Audi has admitted that some 2.1 million of its diesel cars contained the same software that is part of the Volkswagen Group’s ‘Dieselgate’ scandal, where it was revealed that 11 million cars worldwide were fitted with a software that is able to detect when the car is undergoing official emissions testing, and turns full emissions controls on only during the test.
The premium brand revealed that from the figure (not finalised), 1.42 million were cars in Western Europe, 577,000 in Germany, and almost 13,000 in the United States. The engine in question is the Volkswagen Group’s EA189 2.0-litre four-cylinder diesel units that contained software engineered to rig NOx emissions.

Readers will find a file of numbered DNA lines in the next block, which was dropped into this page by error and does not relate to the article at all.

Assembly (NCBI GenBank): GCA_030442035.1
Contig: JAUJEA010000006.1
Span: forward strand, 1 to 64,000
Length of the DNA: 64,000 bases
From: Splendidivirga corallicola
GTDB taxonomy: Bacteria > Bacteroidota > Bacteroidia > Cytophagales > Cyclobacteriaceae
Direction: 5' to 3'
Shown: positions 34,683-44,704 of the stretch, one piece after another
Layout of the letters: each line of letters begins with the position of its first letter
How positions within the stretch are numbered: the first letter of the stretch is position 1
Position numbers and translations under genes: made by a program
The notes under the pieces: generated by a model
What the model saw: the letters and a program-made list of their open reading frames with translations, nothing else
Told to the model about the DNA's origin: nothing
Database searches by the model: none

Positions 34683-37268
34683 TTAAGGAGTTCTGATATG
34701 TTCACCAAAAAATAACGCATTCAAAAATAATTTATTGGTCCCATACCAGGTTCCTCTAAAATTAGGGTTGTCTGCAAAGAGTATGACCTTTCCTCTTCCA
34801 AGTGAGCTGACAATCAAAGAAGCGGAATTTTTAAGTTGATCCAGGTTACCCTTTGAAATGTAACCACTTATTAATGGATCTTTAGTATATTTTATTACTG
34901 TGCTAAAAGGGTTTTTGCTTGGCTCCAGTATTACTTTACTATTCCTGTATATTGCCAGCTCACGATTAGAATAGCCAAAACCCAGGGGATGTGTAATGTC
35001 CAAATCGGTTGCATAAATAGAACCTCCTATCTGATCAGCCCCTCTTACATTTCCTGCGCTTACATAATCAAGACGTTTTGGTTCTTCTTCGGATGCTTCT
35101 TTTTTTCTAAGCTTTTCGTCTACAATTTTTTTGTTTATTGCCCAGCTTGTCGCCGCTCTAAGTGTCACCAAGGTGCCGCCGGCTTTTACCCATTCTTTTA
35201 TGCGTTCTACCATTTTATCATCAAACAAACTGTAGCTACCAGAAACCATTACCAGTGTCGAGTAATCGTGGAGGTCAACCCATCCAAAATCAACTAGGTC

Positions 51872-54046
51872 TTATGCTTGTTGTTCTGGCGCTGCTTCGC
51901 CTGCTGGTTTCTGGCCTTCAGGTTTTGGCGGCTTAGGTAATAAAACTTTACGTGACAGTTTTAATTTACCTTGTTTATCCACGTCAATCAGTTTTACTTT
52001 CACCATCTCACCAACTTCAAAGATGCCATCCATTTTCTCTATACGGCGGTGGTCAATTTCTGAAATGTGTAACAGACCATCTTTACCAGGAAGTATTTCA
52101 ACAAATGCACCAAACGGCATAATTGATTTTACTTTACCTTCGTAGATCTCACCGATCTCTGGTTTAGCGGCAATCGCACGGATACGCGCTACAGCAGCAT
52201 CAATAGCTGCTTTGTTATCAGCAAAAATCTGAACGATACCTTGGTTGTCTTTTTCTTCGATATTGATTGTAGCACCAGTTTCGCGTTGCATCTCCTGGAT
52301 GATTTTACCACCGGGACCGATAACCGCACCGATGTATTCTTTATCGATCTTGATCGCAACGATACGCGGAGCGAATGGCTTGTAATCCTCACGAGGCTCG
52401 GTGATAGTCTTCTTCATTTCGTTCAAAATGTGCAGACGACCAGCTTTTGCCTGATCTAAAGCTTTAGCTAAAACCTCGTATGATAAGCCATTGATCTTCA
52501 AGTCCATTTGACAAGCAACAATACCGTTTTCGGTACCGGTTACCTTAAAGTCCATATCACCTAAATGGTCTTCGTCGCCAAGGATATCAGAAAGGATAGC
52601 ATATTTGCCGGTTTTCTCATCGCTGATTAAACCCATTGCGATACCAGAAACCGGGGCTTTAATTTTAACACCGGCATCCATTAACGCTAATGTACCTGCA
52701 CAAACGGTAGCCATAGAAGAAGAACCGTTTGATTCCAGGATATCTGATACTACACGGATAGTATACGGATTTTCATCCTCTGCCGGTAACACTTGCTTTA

Diesel versions of Audi vehicles which are installed with said engine include the A1, A3, A4, A5, A6, and TT. The Q3 and Q5 crossover SUVs are also recipients of the diesel powerplant. As of current, Audi are unable to provide a detailed breakdown for affected countries nor can it do so for each specific model.
The ‘Dieselgate’ scandal has already seen the departure of Volkswagen AG Chairman and CEO Professor Dr. Martin Winterkorn, replaced by Matthias Müller, previously head of Porsche AG. The Volkswagen Group is actively seeking to rectify the situation and re-establish the trust with its customers.